Trimming Your Cat’s Nails

If a cat’s claws get too long, they can fracture painfully or get snagged on things. It’s important to keep your cat’s nails properly trimmed to avoid any injury. Learn how below from Fayetteville NC veterinarian.

Time It Right

The best time to start regular nail trimmings is when your cat is still young. This way, she’ll grow up with the process as a normal part of life. Of course, older cats can get acclimated to the process as well, it just may take a bit more patience.

Before the Clip

Before you ever pick up the clippers, simply massage each of your cat’s paws gently for a few minutes. Press on the paw pad and toe to extend the nail. These maneuvers will help acclimate your cat to the sensations she’ll feel during an actual clipping.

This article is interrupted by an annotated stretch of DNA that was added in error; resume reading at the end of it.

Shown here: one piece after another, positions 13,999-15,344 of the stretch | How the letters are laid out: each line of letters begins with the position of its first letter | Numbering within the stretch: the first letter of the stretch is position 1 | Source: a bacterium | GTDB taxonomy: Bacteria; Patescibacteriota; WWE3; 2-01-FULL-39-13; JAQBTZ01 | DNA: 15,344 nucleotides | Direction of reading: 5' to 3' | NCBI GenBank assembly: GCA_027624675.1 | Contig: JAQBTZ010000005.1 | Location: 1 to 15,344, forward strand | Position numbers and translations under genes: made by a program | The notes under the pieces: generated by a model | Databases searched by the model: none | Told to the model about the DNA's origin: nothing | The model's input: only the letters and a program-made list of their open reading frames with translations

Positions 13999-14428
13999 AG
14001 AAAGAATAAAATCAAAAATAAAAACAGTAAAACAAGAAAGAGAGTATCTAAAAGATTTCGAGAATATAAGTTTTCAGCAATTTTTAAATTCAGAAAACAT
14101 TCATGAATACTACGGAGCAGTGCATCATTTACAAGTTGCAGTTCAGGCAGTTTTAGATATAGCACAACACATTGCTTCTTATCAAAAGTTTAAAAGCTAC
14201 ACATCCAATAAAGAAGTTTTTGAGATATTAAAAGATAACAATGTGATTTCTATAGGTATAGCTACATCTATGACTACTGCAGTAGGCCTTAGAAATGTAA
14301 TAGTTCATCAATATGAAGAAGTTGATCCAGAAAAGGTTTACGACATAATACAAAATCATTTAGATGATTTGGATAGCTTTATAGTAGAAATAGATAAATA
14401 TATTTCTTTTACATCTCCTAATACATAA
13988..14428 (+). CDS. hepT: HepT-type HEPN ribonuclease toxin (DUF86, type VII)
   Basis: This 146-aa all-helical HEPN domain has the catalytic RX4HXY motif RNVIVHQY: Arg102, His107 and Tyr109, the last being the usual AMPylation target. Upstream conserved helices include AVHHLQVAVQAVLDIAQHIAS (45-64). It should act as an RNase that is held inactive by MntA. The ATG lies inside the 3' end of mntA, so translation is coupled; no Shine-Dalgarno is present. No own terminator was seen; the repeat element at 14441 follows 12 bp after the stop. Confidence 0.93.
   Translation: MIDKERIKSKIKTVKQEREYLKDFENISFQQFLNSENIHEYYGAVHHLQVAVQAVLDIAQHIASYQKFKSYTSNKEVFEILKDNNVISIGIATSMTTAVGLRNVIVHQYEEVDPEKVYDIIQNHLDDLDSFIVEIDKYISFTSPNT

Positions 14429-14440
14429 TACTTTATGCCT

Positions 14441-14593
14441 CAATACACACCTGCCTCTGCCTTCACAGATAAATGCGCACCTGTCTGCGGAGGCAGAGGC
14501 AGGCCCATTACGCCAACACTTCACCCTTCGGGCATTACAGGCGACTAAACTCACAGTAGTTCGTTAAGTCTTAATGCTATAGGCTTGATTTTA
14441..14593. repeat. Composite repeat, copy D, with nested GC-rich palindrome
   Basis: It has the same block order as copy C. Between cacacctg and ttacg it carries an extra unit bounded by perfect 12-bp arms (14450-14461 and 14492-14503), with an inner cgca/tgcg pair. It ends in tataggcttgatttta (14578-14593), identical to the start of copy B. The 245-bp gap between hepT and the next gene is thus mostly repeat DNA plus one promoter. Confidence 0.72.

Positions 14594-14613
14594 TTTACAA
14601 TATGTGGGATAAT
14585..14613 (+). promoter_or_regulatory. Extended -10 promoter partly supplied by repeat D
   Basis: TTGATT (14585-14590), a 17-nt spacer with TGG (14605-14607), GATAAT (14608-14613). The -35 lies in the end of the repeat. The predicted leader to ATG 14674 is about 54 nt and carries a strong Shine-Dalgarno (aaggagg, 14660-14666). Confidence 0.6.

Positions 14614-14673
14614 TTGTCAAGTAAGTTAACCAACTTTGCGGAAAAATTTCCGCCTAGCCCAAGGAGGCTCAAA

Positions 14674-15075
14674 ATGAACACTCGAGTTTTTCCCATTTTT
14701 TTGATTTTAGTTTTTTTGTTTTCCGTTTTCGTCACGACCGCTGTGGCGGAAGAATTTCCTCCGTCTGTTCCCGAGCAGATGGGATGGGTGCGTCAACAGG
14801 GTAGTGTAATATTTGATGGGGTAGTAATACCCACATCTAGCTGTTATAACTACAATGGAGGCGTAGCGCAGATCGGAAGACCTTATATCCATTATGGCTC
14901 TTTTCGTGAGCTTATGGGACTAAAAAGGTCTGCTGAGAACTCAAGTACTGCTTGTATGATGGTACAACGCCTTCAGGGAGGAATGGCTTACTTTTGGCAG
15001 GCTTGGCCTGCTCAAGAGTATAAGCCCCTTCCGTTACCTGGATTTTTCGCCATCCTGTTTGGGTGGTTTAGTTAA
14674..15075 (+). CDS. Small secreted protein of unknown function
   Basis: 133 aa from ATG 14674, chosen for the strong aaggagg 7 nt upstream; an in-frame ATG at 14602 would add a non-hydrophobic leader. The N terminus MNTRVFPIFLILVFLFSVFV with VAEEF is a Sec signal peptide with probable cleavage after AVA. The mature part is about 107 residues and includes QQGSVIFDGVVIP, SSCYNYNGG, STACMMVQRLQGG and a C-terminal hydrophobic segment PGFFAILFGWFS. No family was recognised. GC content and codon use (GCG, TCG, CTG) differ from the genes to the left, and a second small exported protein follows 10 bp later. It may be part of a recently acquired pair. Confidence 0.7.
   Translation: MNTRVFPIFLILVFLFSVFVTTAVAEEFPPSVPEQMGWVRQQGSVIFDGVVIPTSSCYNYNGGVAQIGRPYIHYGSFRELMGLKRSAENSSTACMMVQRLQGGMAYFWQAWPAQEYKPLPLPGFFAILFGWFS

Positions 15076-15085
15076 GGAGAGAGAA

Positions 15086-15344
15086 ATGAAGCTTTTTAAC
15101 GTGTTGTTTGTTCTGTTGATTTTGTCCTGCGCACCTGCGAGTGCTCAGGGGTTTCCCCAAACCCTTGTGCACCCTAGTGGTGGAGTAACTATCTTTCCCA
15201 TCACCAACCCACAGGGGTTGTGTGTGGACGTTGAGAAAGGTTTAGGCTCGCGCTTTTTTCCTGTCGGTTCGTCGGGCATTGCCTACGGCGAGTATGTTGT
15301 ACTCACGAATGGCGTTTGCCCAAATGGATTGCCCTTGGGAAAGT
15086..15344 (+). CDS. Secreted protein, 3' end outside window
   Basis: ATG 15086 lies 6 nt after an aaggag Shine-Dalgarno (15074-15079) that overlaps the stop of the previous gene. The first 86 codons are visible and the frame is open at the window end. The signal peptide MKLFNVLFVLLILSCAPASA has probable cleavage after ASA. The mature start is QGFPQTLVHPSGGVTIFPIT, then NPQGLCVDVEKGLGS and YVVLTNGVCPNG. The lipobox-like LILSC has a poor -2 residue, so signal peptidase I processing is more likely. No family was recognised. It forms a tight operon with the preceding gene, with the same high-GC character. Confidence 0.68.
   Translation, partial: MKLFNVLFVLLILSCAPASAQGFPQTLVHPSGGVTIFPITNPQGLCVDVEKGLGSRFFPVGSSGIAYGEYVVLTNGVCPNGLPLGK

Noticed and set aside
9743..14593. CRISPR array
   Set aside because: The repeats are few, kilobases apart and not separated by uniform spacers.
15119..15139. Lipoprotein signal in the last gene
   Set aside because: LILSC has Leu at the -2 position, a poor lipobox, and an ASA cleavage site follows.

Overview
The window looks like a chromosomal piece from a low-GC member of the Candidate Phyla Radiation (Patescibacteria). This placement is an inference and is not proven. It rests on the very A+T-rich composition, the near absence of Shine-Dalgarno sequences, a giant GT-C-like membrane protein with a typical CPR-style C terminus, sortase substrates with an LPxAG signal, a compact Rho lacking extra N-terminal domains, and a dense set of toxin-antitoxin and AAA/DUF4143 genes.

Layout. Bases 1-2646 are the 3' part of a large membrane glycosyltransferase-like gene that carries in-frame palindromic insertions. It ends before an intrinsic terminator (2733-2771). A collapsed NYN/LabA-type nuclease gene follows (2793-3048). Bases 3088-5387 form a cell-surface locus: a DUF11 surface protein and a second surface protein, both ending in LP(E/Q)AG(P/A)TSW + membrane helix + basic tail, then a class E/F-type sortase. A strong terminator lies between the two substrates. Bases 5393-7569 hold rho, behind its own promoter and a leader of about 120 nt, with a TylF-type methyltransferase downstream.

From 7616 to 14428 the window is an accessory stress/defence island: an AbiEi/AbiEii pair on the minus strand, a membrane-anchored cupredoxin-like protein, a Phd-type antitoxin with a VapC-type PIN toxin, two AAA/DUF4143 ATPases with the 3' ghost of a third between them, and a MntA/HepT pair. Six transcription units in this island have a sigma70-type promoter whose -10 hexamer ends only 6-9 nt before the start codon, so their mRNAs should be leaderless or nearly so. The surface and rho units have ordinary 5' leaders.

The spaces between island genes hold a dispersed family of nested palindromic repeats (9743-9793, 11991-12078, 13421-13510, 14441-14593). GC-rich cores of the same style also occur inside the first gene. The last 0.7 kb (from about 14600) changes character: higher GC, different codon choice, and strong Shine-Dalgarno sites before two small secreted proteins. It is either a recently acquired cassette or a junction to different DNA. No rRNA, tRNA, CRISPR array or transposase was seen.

Once your cat is used to having her paws handled, you’re ready to start clipping. Sit down with your cat in a quiet, low-traffic, well-lit area.

Clip the Nails

Pick a paw to start with, then extend a claw. Gently snip off just the tip of the nail—you’re only trying to blunt it. Move on to the next nail and work your way around. If you accidentally snip too far down on a nail, you may cut the vein that runs into each nail. Bleeding will result, in which case you’ll want to have a styptic powder or pencil on hand to staunch the flow.

Multiple Clippings

Don’t think that you have to cut the nails of each paw all at once. If needed, you can break up the nail trimmings into several sessions, perhaps one paw a day. This is very helpful for cats who are anxious or have trouble sitting still.

Reward Your Cat

When trimming time is over and your cat’s claws are successfully blunted, give your cat a treat or two for a job well done.

Ask your Fayetteville NC veterinarian for a recommendation on good cat nail trimmers, as well as other advice on the claw-trimming procedure.